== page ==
COVID-19 – The EU-Chile Joint Consultative Committee spares a thought for economic, social and environmental issues after the crisis

Trade policy in exceptional times: this week negotiation rounds on the updating of the trade aspect of the EU-Chile Association Agreement are being held remotely. In the run-up to this round, the EU-Chile Joint Consultative Committee (JCC) adopted a joint declaration on the consequences of the COVID-19 pandemic. JCC members flagged up the danger of increased social inequality and supported bilateral and multilateral cooperation as the best way to tackle the crisis.

It is through the JCC that the European Economic and Social Committee (EESC) and its Chilean counterpart organisations fulfil their mandate under the EU-Chile Association Agreement. This involves assisting the Association Council in promoting dialogue and cooperation between the various economic and social organisations of civil society in the European Union and Chile.

In their joint declaration, JCC members defined the pandemic as a historic challenge, emphasising the health, economic, human, social and political crisis triggered by COVID-19 that will have profound consequences for all aspects of bilateral relations between the EU and Chile, including trade, freedom of movement and social aspects.

As stated in the declaration, before the pandemic Chile was already facing a deep social and political crisis that was causing inequality and a lack of opportunities for most of the population. The COVID-19 outbreak has the potential to worsen the situation, as it threatens the livelihoods of many vulnerable groups. JCC members agreed that political responses must ensure that help reaches those workers and businesses that most need it to guarantee social stability.

In order to achieve this, JCC members expressed their support for international cooperation and multilateral solutions as the best way to tackle the crisis. They particularly welcomed the efforts of the United Nations, the G20, the G7, the International Labour Organization (ILO) and international financial institutions to provide a global response.

They also supported the call by the co-presidents of the Euro-Latin American Parliamentary Assembly (EuroLat) to governments, central banks and regional development banks to make use of all instruments at their disposal, including fiscal and monetary measures, to fight the fallout of the crisis.

JCC members affirmed that there are fundamental issues which are even more important in times of crisis, but which are at risk of being overlooked, such as protecting the environment, promoting workers' safety, guaranteeing the sustainability of businesses, promoting gender equality and protecting consumers. In this regard, they pointed out that the updated Association Agreement must reflect the commitment of the Parties not to encourage trade or foreign direct investment by watering down environmental, labour or health and safety legislation and standards.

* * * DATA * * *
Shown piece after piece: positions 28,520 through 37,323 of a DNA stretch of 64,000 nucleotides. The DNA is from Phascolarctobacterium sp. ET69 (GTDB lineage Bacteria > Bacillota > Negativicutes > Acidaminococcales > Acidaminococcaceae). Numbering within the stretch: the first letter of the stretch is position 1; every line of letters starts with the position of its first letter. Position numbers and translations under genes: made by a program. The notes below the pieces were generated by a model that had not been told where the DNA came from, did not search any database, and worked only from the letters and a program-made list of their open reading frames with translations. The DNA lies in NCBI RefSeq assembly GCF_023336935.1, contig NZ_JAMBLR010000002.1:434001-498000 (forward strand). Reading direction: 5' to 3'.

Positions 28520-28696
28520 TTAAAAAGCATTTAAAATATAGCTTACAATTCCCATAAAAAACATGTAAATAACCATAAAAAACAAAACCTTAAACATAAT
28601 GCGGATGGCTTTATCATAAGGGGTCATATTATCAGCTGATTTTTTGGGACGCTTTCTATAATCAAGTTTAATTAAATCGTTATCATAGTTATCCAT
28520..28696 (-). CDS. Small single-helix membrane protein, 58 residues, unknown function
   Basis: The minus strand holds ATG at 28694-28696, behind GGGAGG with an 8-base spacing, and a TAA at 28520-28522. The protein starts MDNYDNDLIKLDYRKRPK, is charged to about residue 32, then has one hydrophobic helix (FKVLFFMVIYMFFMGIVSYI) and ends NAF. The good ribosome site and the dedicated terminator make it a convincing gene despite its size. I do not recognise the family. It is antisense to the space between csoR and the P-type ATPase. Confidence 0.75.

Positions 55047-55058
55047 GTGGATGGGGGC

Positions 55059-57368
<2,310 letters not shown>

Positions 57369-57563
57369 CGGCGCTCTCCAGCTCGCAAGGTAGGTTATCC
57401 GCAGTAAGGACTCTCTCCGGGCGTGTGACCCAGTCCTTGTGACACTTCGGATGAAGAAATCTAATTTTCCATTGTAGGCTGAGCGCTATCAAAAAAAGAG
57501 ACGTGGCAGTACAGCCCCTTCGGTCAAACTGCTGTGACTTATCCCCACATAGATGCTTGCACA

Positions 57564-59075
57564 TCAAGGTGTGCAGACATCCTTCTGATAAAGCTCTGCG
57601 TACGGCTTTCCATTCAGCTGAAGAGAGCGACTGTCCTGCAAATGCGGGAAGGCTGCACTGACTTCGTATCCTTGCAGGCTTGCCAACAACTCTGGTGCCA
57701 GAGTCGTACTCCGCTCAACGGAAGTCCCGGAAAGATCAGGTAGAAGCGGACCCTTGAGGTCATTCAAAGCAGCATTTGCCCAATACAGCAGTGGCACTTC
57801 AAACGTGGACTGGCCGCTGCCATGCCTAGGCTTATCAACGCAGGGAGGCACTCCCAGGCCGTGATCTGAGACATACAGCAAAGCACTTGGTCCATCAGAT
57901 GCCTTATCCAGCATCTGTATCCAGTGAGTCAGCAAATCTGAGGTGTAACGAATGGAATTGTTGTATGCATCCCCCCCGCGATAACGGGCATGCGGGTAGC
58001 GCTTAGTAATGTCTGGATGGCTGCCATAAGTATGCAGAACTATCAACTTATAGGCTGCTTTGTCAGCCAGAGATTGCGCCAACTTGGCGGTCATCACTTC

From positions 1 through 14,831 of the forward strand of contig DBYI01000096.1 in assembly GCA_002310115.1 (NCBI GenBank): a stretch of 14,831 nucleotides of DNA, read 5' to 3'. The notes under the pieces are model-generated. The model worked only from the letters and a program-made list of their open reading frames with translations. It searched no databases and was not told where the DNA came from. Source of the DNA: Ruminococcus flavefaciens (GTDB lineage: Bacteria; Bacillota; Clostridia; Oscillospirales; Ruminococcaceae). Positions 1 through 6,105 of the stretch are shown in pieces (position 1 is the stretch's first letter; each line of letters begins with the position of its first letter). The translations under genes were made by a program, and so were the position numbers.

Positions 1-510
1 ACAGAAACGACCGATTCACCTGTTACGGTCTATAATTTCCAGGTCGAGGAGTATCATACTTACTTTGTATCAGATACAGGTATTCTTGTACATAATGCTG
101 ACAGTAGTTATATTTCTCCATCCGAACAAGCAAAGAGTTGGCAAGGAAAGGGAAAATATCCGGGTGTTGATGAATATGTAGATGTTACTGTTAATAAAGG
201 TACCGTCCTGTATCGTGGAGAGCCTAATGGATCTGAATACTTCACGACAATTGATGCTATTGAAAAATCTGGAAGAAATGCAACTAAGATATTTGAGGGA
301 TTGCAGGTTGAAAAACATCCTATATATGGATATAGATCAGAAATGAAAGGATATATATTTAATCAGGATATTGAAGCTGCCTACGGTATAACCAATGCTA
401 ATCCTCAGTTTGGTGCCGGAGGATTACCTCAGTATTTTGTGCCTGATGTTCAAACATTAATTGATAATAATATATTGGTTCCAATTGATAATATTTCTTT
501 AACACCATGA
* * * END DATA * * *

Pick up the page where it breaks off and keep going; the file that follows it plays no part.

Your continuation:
The role of civil society

They also noted that civil society is an essential and indispensable driver for the necessary transition to a more sustainable society and pointed to the JCC's consultative role as a civil society body. The JCC members reiterated their call for the EU-Chile Joint Consultative Committee to be retained under the future updated Agreement, in such a way that the JCC can express its views on any issue covered by the Agreement, including the trade chapter.

They also called on the Association Agreement authorities to provide all the institutional political, operational and financial support needed by the Chilean civil society organisations in order to build up their capacity, strength and skills, to enhance their presence in both social and civil dialogue at national level, and maintain operations as a counterpart for European civil society at a bilateral level.

This includes not only the financial resources to carry out its activities but also respecting its full independence and keeping JCC members promptly and fully informed at all stages of the negotiations on the updated Agreement.


The Association Agreement signed in 2002 between the EU and Chile is one of the longest-running associations and its forthcoming update will likely strengthen those ties. The EESC has kept up excellent contacts with Chilean civil society over the years, primarily through biennial EU-Latin America Organised Civil Society meetings.

Since October 2016, this relationship has taken the form of a Joint Consultative Committee, set up by an equal number of EESC members and members of the corresponding institution dealing with economic and social matters in the Republic of Chile.

The JCC meets once a year to debate and enables civil society organisations on both sides to debate topics of common interest and to monitor the updating of the Association Agreement.

On the EESC side, JCC members are: Josep Puxeu Rocamora (Chair), Thomas McDonogh and Marie Zvolská from Group I; Tatjana Babrauskienė, Giuseppe Iuliano and José María Zufiaur Narvaiza from Group II; and John Bryan, Renate Heinisch and Meelis Joost from Group III.